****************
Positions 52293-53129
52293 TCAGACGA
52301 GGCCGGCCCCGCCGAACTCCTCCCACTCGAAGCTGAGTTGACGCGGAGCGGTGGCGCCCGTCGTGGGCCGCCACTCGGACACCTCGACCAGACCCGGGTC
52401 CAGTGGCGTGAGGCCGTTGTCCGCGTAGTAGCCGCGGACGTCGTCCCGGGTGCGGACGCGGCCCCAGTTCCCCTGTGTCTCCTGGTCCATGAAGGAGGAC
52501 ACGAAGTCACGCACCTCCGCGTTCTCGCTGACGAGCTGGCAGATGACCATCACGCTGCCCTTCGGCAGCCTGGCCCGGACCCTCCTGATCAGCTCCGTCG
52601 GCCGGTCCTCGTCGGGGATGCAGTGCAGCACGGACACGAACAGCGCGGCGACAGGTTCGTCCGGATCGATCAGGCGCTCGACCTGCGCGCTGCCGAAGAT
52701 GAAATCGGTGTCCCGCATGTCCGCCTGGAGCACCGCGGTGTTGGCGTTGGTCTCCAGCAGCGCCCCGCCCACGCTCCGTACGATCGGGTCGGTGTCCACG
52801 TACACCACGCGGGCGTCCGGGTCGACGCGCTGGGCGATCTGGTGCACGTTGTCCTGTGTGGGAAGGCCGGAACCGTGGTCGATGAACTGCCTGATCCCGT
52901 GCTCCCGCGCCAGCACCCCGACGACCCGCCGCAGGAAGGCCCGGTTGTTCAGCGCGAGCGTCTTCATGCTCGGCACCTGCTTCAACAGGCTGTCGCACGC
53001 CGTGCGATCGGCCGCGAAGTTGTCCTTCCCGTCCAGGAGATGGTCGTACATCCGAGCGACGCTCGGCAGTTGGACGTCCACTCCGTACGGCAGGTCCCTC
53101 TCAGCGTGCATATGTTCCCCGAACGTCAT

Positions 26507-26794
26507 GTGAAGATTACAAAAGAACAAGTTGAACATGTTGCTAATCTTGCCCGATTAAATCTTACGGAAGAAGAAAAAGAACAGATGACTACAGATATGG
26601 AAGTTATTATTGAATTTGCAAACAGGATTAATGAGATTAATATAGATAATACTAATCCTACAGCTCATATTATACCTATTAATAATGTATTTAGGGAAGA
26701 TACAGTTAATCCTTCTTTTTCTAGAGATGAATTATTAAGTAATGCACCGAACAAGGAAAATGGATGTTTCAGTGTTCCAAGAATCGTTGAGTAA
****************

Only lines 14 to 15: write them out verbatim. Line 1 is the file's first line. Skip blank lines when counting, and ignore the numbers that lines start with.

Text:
26601 AAGTTATTATTGAATTTGCAAACAGGATTAATGAGATTAATATAGATAATACTAATCCTACAGCTCATATTATACCTATTAATAATGTATTTAGGGAAGA
26701 TACAGTTAATCCTTCTTTTTCTAGAGATGAATTATTAAGTAATGCACCGAACAAGGAAAATGGATGTTTCAGTGTTCCAAGAATCGTTGAGTAA